Black patients with isolated long-bone fractures were less likely than white patients to receive analgesics in the ED, according to this study from Emory University in Atlanta.
All ED patients who presented with new isolated long-bone fractures were included in the 40-month study. Ethnic identifiers were removed from the medical records, and analgesic administration was recorded. Participants in the study included 127 black and 90 white patients. White patients were significantly more likely to receive ED analgesics, despite similar records of pain complaints in the medical record.
"We cannot be certain that some aspect of ethnicity, or an unmeasured confounder such as the presence of friends or family, might influence black patients’ expression of pain to physicians and nurses," said the researchers.
However, the medical records contained detailed notation of pain complaints in nearly identical proportions in black and white patients, they noted. "Our findings suggest that it is not the failure of physicians to assess pain, but the failure to administer analgesics," the researchers said.
Moody-Williams JD, Linzer J, Stern A, et al. Twenty-four hour access to emergency care for children in managed care. Ann Emerg Med 1999; 34:761-767.
This article assessed approaches used by managed care organizations (MCOs) to control the flow of patients to the ED. The article is part of the white paper series published by the Emergency Medical Services for Children (EMSC) Managed Care Task Force, formed by the Washington DC-based EMSC National Resource Center.
Telephone triage personnel at MCOs may lack expertise in pediatric emergencies and thus be unable to correctly assess a child’s condition and need for emergency care, the researchers said. Educating plan members about the proper use of emergency services can be confusing, and MCOs lay too great a burden of responsibility on the parents to distinguish life-threatening symptoms from those that only require prompt attention by a primary care physician, they added. The panel made several recommendations to address issues of access to the ED, as follows:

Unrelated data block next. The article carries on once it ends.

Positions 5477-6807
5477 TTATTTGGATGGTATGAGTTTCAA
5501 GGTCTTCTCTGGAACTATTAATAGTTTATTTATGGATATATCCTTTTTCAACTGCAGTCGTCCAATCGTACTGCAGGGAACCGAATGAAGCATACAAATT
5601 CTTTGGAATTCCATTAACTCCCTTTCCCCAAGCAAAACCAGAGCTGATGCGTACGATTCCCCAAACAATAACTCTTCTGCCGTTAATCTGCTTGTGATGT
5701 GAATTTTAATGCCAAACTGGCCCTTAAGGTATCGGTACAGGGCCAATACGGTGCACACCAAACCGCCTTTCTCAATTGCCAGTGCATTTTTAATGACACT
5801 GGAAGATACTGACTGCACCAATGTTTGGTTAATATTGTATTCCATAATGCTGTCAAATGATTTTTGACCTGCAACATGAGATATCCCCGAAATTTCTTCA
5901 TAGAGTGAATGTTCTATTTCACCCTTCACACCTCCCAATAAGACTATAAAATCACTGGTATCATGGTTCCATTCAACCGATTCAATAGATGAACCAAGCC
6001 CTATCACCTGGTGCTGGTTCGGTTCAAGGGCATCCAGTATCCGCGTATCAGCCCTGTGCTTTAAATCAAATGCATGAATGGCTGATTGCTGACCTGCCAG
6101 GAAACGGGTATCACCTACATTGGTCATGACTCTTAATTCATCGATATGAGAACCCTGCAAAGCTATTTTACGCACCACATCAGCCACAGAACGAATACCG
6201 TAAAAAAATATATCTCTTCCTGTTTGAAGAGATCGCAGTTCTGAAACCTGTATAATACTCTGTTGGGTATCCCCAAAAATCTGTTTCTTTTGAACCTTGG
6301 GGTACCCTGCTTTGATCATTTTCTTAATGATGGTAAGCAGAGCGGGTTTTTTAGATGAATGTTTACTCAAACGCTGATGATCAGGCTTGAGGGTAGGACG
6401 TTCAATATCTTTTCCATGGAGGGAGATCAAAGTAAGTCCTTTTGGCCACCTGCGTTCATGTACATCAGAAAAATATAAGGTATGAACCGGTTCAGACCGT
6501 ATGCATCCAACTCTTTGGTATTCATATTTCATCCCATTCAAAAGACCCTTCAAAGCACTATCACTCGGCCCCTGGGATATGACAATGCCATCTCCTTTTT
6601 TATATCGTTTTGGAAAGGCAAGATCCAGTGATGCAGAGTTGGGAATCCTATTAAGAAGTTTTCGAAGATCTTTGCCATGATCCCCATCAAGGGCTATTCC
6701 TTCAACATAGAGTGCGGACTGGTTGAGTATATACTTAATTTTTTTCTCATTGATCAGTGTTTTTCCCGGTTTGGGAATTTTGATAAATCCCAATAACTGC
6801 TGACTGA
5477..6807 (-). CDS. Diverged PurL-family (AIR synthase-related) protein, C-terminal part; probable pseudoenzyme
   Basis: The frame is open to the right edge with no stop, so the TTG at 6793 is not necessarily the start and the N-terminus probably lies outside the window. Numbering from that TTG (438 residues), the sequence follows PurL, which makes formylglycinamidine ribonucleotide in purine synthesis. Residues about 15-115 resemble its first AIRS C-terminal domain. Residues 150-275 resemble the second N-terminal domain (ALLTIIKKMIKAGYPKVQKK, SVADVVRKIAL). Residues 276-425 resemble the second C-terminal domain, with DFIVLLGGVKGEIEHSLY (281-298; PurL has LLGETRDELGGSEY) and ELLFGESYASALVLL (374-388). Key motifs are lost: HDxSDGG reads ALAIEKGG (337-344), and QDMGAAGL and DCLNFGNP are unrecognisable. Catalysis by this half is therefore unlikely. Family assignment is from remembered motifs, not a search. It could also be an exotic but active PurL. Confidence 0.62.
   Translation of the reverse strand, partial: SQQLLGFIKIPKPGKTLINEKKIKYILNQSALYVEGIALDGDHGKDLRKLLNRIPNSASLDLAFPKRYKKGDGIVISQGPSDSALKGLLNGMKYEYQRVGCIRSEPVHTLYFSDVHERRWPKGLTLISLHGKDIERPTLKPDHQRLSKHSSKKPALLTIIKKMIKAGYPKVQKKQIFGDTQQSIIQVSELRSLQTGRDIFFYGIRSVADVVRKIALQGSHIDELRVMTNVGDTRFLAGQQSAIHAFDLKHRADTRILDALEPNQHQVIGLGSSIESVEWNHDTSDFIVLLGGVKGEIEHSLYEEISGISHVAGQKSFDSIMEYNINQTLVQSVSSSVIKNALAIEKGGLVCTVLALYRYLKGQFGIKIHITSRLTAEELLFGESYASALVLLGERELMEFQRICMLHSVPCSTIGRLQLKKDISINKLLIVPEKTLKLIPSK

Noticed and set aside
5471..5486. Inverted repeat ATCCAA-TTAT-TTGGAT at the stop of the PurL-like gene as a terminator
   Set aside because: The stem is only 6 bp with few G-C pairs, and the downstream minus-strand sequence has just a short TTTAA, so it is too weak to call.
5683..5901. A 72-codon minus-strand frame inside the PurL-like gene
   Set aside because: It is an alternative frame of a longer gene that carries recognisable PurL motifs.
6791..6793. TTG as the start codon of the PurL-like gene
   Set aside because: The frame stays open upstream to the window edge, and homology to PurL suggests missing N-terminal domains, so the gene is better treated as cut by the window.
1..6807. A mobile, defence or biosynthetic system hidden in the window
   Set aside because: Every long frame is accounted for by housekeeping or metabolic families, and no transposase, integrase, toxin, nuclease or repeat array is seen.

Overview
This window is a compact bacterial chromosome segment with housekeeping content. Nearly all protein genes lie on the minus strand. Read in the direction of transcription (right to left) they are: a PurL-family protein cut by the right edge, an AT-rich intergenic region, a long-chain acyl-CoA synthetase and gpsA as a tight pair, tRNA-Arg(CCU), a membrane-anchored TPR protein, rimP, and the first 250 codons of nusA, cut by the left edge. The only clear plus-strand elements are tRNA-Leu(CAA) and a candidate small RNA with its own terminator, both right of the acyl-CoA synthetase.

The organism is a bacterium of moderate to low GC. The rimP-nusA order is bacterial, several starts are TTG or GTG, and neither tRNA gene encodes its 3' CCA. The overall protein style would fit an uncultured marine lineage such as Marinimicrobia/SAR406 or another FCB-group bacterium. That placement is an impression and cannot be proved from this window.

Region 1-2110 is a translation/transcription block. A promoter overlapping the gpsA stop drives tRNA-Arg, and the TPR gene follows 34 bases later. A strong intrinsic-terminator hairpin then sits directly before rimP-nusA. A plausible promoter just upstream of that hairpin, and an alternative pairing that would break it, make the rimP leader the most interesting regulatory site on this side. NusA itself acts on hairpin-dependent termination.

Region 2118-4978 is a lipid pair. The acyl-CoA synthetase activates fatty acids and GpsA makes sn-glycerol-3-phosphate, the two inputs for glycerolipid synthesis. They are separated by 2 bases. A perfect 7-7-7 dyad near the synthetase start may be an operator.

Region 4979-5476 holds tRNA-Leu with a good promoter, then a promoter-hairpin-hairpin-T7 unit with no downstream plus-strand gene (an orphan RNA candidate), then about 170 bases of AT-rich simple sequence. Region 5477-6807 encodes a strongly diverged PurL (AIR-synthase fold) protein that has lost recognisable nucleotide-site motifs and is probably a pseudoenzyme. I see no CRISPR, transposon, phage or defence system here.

• Make 911 universally accessible to everyone facing a true emergency.
• Ensure that children are permitted access to facilities that are best equipped to provide pediatric care.
• Ensure provision of pediatric specialty/subspecialty care, without prior approval, for patients in EDs.
• Ensure that any definitions of conditions requiring emergency care address parents/caregivers’ concerns.
• Promote pediatric emergency preparedness at alternative care sites such as freestanding urgent care facilities.
• Develop methods to accommodate language barriers during triage and in member information.
Hollander JE, McCracken G, Johnson S, et al. Emergency department observation of poisoned patients: How long is necessary? Acad Emerg Med 1999; 6:887-894.
A significant percentage of overdose patients who are medically cleared after six hours of observation can be identified within two to four hours of presentation, reports this study from the University of Pennsyl vania in Philadelphia. The study looked at 260 patients with potentially toxic oral ingestions that occurred less than six hours before the patients presented to the ED. Data were collected at presentation and two, four, and six hours later, including signs and symptoms, laboratory determinations, and suicide risk.
At two or four hours, physicians were asked whether they thought the patient was safe for medical clearance. No patient who was believed to be safe for medical clearance at two or four hours had a complication within the six-hour period. That finding suggests asymptomatic patients with selected acute ingestions can be released from observation in less than six hours. However, the results of the present study should not be applied to patients who have ingested long-acting medications or poisons who present with delayed clinical symptoms, noted the researchers.